Despite producing two modern Hip-Hop classics, Black Stars self-titled debut and Reflection Eternals Train of Thought, Hi-Teks name unjustifiably comes up far less than it should compared to some of his production peers. His sound has been accepted on both an underground and mainstream level, with fans of his work stemming from Cormega to Dr. Dre. In a perfect world, Hi-Teknology 3 (Babygrande) should elevate his name as guests, both famous and otherwise, are culled together to assist his vision.
At hand this is Teks friendliest album to date for up and coming emcees. But he does flex one of the largest rolodexes in Hip-Hop by getting Ghostface and Raekwon (My Piano) and longtime collaborator Talib Kweli (Time) to spit on two of the albums standout tracks. The former sees Tony Starks furiously rhyming like hes starving for a deal over, ironically, a guitar-based sample and the latter spotlights Kwelis skill over a smoothed-out Marvin Gaye sample. For the most part though, Tek lets newcomers like Push Montana, Chip The Rippa & Riz handle the microphone duties. Unlike the standard, Let me put my man on even though hes wack track found on most Rap albums, Teks innate ability to craft beats to the tone and style of each rappers flow works better than your average beat for hire producer.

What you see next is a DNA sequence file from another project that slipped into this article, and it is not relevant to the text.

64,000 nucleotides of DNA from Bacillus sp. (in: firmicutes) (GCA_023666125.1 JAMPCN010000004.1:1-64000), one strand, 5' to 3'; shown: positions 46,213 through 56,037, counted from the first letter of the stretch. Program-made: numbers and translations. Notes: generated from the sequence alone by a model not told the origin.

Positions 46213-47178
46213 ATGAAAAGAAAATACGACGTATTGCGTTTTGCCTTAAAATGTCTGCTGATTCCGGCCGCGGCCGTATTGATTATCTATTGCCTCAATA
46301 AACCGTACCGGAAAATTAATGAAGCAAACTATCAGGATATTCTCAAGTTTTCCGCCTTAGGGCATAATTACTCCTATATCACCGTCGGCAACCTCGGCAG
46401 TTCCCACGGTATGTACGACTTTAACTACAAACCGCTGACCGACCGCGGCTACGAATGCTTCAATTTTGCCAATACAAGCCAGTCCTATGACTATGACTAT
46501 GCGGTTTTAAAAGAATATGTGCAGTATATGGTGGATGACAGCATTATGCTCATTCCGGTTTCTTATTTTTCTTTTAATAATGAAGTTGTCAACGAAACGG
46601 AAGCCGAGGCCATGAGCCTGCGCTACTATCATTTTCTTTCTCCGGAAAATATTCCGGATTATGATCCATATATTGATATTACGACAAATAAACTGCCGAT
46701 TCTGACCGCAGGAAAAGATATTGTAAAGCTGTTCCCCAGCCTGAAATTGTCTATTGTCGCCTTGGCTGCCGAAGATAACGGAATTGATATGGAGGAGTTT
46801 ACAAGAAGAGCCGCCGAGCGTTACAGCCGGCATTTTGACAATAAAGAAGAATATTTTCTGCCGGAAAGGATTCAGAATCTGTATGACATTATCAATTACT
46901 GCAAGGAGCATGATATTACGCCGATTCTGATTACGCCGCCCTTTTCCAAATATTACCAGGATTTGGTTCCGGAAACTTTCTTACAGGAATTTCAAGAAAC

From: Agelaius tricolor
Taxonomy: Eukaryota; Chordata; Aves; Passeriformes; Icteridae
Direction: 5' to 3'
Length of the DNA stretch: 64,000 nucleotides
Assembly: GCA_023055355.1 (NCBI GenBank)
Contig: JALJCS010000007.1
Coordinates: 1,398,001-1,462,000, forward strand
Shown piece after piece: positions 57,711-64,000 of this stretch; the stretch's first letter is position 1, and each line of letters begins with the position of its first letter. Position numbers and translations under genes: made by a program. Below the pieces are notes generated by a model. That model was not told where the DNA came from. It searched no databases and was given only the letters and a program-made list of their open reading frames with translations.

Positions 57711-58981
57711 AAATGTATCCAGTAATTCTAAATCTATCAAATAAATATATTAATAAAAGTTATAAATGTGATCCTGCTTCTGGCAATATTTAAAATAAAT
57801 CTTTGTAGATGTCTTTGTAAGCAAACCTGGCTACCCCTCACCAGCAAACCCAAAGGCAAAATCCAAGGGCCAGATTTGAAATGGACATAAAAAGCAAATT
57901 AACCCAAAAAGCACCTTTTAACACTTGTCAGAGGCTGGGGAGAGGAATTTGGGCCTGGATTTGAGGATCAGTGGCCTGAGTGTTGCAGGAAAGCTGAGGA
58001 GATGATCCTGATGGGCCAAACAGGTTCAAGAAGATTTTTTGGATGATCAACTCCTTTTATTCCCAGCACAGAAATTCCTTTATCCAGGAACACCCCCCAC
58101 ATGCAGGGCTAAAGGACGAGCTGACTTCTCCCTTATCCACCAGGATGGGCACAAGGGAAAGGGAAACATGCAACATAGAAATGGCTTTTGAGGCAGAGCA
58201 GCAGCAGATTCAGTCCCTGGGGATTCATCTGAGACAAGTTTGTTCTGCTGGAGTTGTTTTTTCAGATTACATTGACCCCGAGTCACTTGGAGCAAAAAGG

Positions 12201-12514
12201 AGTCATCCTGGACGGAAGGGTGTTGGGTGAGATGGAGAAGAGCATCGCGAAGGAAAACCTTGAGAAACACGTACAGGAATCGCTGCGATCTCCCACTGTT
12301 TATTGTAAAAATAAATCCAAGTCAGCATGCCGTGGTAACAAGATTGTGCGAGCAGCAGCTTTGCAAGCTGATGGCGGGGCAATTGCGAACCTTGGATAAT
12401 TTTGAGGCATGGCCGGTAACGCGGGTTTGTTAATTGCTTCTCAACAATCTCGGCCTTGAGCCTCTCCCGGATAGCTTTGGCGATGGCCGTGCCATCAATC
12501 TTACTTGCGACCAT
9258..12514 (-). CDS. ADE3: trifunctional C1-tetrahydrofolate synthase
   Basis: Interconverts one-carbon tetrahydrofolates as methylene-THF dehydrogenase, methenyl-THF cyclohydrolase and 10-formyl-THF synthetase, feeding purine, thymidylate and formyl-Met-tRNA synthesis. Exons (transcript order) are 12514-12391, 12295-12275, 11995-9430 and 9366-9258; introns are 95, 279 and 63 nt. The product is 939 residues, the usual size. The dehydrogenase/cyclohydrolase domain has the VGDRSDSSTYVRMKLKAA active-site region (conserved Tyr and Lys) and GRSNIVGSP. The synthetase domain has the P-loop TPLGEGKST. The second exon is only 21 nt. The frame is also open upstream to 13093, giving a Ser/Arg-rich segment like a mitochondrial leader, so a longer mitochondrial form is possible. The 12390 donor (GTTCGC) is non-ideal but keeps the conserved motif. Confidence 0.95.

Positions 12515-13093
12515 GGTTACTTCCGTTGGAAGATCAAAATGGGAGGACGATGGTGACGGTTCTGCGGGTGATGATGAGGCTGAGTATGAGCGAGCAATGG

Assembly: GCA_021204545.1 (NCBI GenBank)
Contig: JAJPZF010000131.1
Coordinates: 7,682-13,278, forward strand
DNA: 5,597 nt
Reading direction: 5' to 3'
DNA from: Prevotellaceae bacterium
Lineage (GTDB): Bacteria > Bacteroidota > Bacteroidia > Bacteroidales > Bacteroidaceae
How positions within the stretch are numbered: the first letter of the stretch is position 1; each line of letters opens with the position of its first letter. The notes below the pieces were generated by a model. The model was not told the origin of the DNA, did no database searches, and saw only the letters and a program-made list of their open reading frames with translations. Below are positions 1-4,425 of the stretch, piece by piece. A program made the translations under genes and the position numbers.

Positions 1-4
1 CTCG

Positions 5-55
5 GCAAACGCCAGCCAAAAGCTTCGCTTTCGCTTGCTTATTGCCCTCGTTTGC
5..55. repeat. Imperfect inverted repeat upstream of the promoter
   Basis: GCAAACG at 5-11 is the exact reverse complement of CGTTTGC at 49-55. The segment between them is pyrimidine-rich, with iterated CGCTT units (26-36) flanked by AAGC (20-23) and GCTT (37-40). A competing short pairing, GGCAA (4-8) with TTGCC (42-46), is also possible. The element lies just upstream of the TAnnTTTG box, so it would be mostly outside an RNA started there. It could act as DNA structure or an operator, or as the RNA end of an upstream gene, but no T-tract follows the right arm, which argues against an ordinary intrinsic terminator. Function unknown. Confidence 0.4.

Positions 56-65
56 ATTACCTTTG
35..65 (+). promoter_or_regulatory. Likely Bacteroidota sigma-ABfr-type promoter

While funk and soul samples dominated the early part of Teks career, this third installment sounds more like an overall Hip-Hop primer, as Tek deftly jumps around from grimy to smooth to jumpy and all points in between. Even when the parts dont work such as the uninspiring Handling My Bizness or the cliché Im Back, its admirable to see a veteran producer step out of his comfort zone. Furthermore on Ohio All Stars, the producer deftly looks to the South for sonic inspiration with its prominent bouncy synthesizers.
Overall, Hi-Teks versatility and ability to craft memorable beats puts him in the upper pantheon of todays Hip-Hop producers and with Hi-Teknology 3, he adds another notch to his growing legacy.